Monday, November 26, 2012

What Is It Really Worth ?


Let me start off by saying it is YOUR choice what you offer, but you want to put in a strong offer, it requires research and analysis by your Realtor. This is why you must always work with a buyers broker, this is where you believing in there abilities and trust is important. 

A home is not always worth what it is listed for, but on the other hand if the listing Realtor is a reputable agent than the list price will normally be accurate to what the neighborhood and the home is worth.   A low offer is not always the way to go, make sure your offer is fair!

When pulling these comps your agent will try to get it as close to a match as possible but you will still need to tweak these comps accordingly.  Here are some key points to remember when your agent is going over these with you. 

NEW appliances have never been used, this means normally you will have the paperwork for the warranties, and they have been put in within 6 months of the home being listed.   

UPDATED appliances have been used by the current homeowner or tenant, these updates have been done usually within 5 - 8 years of the home being put on the market.  So that updated kitchen could already be 5 years old. 

For a home that is able to boast that it has been completely remodeled, with everything new can add value of anywhere from 8% - 10% compared to other homes that are simply updated.  

This is normally quite the debate, I could name many roads that I would consider main roads in a town but when a bank appraiser comes in will not agree, and therefore they will make no price adjustment. This is a time when trusting your Realtor and seeing the comparison is very important, especially if you are not from that specific area.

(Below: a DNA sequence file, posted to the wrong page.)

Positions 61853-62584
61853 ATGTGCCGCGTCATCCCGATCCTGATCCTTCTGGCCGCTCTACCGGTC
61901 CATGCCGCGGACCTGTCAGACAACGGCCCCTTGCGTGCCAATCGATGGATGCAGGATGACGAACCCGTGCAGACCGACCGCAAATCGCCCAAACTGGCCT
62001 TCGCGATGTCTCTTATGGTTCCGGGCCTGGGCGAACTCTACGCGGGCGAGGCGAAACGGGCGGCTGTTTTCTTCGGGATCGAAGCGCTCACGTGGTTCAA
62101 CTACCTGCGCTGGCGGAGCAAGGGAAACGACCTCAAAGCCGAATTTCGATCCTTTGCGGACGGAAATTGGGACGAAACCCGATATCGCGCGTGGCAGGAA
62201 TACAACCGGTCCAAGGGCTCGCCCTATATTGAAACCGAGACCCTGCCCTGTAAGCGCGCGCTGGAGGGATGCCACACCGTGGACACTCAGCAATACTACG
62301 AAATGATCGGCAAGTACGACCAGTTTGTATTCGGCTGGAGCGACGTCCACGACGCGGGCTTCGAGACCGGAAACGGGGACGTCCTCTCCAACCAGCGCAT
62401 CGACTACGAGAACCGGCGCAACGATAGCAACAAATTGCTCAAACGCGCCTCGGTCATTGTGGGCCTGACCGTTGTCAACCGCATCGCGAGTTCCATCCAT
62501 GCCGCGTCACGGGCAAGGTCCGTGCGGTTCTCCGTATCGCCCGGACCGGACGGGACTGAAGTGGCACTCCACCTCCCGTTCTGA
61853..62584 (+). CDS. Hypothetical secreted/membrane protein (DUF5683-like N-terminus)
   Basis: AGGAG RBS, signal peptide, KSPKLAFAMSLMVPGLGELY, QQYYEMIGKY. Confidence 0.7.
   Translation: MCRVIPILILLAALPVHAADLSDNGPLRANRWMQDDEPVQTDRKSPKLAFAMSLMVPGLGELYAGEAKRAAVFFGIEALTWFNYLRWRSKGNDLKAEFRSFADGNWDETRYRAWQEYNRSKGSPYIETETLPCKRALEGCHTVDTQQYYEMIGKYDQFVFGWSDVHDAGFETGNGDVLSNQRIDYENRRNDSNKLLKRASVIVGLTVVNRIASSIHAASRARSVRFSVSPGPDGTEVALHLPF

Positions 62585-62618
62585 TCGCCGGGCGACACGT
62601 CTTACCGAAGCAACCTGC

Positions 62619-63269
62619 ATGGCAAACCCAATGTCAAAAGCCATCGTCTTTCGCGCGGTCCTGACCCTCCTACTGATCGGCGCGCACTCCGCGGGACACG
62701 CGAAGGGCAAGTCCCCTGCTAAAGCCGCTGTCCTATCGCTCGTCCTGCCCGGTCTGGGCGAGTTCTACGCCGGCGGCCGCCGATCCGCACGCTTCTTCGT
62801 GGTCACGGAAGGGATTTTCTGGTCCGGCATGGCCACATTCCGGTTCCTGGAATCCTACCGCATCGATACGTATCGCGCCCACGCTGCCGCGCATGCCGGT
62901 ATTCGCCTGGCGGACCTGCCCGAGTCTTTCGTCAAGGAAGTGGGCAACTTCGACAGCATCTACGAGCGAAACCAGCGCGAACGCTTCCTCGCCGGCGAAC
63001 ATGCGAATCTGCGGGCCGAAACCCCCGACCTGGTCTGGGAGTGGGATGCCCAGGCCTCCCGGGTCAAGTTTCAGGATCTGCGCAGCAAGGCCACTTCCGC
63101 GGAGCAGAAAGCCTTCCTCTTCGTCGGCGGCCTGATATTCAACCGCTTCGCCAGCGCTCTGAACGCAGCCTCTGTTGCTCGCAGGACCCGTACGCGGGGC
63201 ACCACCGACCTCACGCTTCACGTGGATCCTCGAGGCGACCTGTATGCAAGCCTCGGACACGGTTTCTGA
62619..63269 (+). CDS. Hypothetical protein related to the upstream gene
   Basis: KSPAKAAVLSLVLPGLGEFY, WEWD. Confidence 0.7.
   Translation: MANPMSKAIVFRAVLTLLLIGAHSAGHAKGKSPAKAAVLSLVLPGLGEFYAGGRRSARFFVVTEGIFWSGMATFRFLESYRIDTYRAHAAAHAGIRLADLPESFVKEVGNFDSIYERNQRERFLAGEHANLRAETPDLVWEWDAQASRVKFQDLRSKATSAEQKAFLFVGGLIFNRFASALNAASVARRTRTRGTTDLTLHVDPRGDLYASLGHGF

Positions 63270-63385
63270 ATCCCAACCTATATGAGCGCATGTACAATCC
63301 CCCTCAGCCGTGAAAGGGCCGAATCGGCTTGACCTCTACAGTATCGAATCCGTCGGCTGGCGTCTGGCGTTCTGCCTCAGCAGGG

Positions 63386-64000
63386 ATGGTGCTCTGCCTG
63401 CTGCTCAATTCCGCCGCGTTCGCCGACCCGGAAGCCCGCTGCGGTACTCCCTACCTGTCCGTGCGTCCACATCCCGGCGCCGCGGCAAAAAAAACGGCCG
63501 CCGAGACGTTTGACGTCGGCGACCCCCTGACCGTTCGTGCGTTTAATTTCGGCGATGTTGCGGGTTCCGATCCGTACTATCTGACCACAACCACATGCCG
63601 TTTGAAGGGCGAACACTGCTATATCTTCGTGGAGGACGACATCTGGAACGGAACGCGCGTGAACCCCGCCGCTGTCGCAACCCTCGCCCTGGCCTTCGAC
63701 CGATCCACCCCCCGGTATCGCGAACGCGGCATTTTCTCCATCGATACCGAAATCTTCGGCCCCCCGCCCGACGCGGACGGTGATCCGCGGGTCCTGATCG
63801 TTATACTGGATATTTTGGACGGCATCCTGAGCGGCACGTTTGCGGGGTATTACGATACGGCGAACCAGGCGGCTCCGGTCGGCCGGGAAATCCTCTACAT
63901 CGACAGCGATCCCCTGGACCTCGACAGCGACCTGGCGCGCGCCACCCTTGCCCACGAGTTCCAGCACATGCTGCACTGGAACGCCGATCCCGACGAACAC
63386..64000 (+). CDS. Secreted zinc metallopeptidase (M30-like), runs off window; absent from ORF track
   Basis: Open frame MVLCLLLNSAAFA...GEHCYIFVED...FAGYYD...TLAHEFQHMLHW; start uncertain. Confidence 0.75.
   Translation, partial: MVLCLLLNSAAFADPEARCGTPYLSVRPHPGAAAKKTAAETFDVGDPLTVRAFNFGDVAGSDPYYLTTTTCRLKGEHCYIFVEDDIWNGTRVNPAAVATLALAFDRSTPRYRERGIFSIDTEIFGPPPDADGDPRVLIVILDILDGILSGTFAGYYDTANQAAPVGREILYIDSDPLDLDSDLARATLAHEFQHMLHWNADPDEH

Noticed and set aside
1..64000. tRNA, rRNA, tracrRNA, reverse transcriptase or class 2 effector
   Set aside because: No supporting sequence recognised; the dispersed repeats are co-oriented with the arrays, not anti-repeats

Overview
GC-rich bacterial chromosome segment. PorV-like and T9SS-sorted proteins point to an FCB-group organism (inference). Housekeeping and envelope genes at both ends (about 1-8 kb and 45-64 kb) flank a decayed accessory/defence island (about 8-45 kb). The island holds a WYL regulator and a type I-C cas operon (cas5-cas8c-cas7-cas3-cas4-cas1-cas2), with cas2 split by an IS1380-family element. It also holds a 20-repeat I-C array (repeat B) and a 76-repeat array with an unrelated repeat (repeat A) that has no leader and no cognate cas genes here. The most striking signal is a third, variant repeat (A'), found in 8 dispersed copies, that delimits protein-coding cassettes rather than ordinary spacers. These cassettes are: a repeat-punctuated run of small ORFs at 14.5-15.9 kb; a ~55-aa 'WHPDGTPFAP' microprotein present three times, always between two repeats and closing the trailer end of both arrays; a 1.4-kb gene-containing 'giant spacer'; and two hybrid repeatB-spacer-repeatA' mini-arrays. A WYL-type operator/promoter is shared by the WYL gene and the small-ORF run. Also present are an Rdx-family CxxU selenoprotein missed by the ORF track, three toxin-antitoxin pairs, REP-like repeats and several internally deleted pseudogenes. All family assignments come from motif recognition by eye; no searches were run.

Let me also say this, if a location does not work for you for any reason you should never feel pressured to still buy it from your Realtor, they should offer to show you homes in the same area away from your objection area.  Some examples of this can be homes that have busier traffic patterns, sumps, or simply the privacy aspect to your neighbors. 

This will be your home and you will be the one living there for the next 15 years not your Realtor. 

Let's say someone has a fully finished basement, with no CO, well unfortunately it is worth nothing, because it is not legal.  For an average size home, with a finished basement with proper permits, the value is surprisingly low they may only raise the value by $5000.  

If your looking in an area that does not have basements you can not reduce the price of the home because of it lacking a basement, because all of the comps do not have them either.  This is often a surprise to those who are looking to live closer to the water, most homes will only have crawl-spaces not basements, and there is no reduction that would be considered reasonable. 

The garage typically you will have atleast 1 in some cases 2, and in the rare occasions 3 or more. 

When this happens I call it "The man that was given a house", and I unfortunately have to break the news to them that yes I personally appreciate their 5 car garage, painted floors, and custom shelving, but that means nothing to the bank or a buyer it doesn't add anymore value than a nicely maintained 2 car garage. 

Unfortunately I wish I could put a value on what a feature is worth, but it is practically impossible.  Every feature will have its pros and cons to an individual buyer.   Some features will be worth alot to a buyer, and others will be a drawback. 

My best advice to home-owners is keep in line with your neighborhood when it comes to features.   Do not go overboard because you can not guarantee you can re-coup the investment you made adding features, but you can be sure that your home has similar characteristics as your competition does, so that buyers will be comparing apples to apples so to speak.   

For many home-owners their features are not added initially to keep up with the neighborhood, but because they were personal wants and needs for the individual.  If you choose to upgrade your home extensively more so than your neighborhood calls for,  I advise you to stay as conservative as possible because it could be helpful or hurtful in a home that has been updated, and is not able to be categorized as new. 

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